The Women’s Business Enterprise Council (WBEC)–West staff and corporate members are still smiling at the success of the 14th Annual conference titled Mastering the Tightrope of Success, in San Diego, California at Harrah’s Rincon Resort. The three-day Procurement Opportunity Conference and Awards Celebration is the premier event for women business entrepreneurs, covering seven western states and Guam, including Arizona, Colorado, Southern California, Utah, Wyoming, Nevada and Hawaii. Nearly 450 registered attendees participated in the event, setting into motion power partnerships, alliances and contractual opportunities.
WBEC-West, as it’s affectionately known, has been a powerful force in bringing together key corporate figures within the seven-state region under the direction of Dr. Pamela Williamson and her team. Boasting nearly 1,500 certified women in business, WBEC-West is one of 14 regional partner organizations under the Women Business Enterprise National Council (WBENC). WBENC certification is nationally recognized and accepted by more than 10,000 major corporations.
Dr. Williamson has been an anchor in the organization, serving as its leader for the past seven years. “My mission and goals are focused on connecting the women business enterprises (WBEs) and educating [them] on the latest trends in the community based on their book of business,” she said.
Her organization remains on the cutting edge by finding and funding new and different offerings to showcase women who are in business. “It is exciting to see the changes in diversity. Corporations recognize our role and continue stepping up,” Dr. Williamson said. “These are important moments because more women-owned businesses are being creative and the universe is allowing us more ways to expand and support them.”
It is exciting to see the changes in diversity. Corporations recognize our role and continue stepping up.
The regional conference was the golden key event where the elements came together and highlighted the drive toward measurable goals and results, thereby serving as a connecting point for the attendees. The corporate workshop tract, centered around supply chain procurement and sponsors and included a “who’s who” of corporations, including Chevron, Disney, Southern California Edison, Robert Half, Apple, Kaiser Permanente, Sony, Nestle and several other companies that support WBEs around the region.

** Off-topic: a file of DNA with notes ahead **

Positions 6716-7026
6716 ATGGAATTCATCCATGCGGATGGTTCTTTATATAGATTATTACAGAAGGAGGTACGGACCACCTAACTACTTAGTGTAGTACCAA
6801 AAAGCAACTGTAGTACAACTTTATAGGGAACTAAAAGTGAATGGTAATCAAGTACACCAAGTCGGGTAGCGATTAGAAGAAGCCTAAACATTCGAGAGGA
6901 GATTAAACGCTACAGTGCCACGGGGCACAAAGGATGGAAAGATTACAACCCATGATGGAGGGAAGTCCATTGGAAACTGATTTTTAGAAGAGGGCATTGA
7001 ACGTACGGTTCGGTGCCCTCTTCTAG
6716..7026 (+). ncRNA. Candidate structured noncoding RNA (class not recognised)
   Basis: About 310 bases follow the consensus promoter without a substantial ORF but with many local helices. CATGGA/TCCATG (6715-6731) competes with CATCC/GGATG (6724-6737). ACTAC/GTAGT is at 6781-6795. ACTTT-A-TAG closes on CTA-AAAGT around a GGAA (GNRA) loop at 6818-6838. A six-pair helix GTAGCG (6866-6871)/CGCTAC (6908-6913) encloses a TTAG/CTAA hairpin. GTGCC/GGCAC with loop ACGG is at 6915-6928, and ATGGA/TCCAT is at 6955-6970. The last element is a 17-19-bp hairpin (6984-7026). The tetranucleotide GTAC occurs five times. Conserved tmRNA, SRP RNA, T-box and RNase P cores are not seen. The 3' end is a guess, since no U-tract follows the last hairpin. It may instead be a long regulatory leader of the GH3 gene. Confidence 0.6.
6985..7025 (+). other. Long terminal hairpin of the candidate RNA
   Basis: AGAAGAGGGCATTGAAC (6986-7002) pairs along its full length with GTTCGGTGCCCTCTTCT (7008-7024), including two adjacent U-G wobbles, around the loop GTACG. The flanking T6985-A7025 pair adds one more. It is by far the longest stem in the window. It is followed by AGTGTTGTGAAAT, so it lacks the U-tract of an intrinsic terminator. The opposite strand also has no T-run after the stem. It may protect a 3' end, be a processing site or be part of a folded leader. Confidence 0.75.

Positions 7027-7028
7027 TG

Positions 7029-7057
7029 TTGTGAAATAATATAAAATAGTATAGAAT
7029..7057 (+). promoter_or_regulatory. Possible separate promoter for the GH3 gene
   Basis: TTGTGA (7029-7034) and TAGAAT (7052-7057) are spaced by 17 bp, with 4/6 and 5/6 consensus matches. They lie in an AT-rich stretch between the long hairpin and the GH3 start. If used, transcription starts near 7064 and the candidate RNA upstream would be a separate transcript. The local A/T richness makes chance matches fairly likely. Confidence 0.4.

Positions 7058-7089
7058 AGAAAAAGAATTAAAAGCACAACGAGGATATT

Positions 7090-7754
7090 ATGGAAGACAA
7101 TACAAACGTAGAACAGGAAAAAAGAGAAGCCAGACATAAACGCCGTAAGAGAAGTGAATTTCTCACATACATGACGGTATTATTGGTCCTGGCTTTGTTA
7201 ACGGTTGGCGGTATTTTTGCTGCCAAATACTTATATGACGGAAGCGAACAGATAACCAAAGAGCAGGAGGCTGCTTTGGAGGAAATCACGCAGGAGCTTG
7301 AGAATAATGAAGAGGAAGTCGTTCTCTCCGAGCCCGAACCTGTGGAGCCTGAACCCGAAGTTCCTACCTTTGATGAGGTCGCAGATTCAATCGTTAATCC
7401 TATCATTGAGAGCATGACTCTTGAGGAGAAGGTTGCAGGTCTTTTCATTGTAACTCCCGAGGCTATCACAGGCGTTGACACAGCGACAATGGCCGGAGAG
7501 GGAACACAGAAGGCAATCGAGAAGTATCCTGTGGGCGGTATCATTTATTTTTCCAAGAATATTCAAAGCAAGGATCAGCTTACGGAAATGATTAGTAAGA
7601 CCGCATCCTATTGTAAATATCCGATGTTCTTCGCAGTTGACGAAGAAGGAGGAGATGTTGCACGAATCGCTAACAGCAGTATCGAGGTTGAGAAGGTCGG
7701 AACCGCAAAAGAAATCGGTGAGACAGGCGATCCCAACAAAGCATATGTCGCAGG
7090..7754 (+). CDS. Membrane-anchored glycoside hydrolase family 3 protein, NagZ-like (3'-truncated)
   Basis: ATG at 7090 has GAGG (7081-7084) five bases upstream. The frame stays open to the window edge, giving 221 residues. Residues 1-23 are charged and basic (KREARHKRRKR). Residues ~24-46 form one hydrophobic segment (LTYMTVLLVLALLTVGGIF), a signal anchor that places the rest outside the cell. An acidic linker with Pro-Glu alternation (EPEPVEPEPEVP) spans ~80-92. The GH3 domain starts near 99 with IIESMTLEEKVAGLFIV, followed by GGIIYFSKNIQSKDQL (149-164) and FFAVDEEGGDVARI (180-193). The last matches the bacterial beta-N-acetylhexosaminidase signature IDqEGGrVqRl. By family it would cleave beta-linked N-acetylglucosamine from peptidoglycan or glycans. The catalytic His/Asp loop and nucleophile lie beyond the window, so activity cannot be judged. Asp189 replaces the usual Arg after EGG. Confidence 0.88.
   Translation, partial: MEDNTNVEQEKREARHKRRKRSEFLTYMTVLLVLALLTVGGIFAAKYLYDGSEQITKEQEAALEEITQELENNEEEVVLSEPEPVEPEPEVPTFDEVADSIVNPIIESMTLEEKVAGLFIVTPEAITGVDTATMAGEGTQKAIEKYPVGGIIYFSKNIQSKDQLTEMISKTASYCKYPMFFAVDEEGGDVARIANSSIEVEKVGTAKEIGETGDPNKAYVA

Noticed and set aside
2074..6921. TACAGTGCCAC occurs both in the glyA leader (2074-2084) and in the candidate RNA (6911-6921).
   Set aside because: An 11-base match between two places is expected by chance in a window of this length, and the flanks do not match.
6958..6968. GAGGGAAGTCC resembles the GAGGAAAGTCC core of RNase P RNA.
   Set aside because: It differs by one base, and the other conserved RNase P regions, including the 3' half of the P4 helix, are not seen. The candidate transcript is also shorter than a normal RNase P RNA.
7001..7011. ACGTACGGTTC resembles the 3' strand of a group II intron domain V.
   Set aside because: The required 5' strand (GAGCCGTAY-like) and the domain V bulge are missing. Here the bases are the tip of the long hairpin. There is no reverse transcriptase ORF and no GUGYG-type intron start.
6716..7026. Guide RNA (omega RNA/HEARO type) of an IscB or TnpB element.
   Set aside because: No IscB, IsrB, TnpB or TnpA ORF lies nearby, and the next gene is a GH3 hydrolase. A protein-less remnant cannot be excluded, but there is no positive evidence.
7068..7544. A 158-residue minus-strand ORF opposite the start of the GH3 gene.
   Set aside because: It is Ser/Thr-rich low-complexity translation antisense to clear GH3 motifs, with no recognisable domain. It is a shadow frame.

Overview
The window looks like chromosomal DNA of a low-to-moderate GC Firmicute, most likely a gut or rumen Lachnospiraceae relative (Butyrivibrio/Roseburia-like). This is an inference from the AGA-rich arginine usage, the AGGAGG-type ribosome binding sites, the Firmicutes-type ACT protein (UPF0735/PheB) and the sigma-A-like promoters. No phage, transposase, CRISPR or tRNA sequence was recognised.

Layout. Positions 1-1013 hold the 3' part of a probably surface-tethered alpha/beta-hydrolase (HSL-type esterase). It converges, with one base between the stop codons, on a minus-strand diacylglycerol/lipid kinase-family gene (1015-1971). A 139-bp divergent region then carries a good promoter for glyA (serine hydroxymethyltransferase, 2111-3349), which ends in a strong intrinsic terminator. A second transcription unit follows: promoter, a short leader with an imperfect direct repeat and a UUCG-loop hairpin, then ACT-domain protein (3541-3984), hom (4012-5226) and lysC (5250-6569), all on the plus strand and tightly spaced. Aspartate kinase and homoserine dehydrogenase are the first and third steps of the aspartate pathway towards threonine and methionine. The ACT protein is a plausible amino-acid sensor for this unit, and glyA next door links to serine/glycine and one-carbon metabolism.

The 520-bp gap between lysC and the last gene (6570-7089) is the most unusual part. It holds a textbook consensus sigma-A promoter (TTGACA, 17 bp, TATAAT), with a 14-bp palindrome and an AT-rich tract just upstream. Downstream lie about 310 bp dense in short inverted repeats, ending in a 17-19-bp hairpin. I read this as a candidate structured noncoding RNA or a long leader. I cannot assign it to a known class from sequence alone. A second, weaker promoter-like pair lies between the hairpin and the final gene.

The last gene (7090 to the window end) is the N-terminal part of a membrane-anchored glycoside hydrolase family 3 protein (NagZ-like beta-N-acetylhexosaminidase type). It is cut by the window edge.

Dr. Williamson was elated to discuss how the annual conference served as a pivotal place to exponentially provide measurable opportunities for both corporate and certified women. “This year, we presented three connecting business events— one was the WBE-to-WBE matchmaker [event] as a way to meet the needs of women helping other women; next was the WBE-to-Corporate matchmakers and lastly a coordinated event pairing primes and Tier 1 suppliers,” she stated.
Another unique feature was the specialized symposiums grouped into various categories that included manufacturing and retail, construction, healthcare, entertainment and utility companies. WBEC was very deliberate in ensuring the three levels were focused on covering the latest trends and resources on the horizon.
As a testament to the success of partnerships, the organization’s leader cited another favorable connection made with the Macy’s Corporation. “We’ve made a tremendous positive step hosting the first strategic connection dinner with the Macy’s Corporation,” said Dr. Williamson. She also mentioned that her goal was to exhaust the conversation and actually track effectiveness, asking herself, “Did the business owners have measurable success?”
The answer is, “Today’s opportunities are gone. We have to think five to seven years up the road and what innovation that time will bring. Our mission is to connect certified WBEs to opportunity and identify how new innovation impacts opportunity and meeting the needs for those who support us,” Dr. Williamson stated.
Last year, the agency conducted a whopping 167 educational sessions for women entrepreneurs. These events and initiatives focused on best practices for understanding the supply chain process and the importance of participating in and conducting request for proposal workshops and webinars.
WBEC-West has many signature series for its certified members including Platinum I and Platinum II programs, which give a comprehensive understanding of corporate procurement processes, roles and responsibilities of supplier diversity professionals. Members looking to leverage their WBENC certification are to present their capability statements to a captive audience of supplier diversity leaders. In the Platinum Supplier II program, the business owners must have a contract in hand and be ready to present directly to buyers.
“Each year, we graduate a total of 20 to 30 people [from the program],” Dr. Williamson said.
When asked if certification is really necessary to be successful and if women are getting their fair share of contracts, Dr. Williamson replied, “We all know women who are doing well without the certification, but it is an amazing tool. Is it necessary, no, valuable yes! It works for those who know how to work it and leverage it.”
“We probably are not getting our fair share but our job is to grow WBEs to grow to scale for those opportunity. We have a long way to go for the door to be open for women and all diverse vendors but that is our mission,” she said.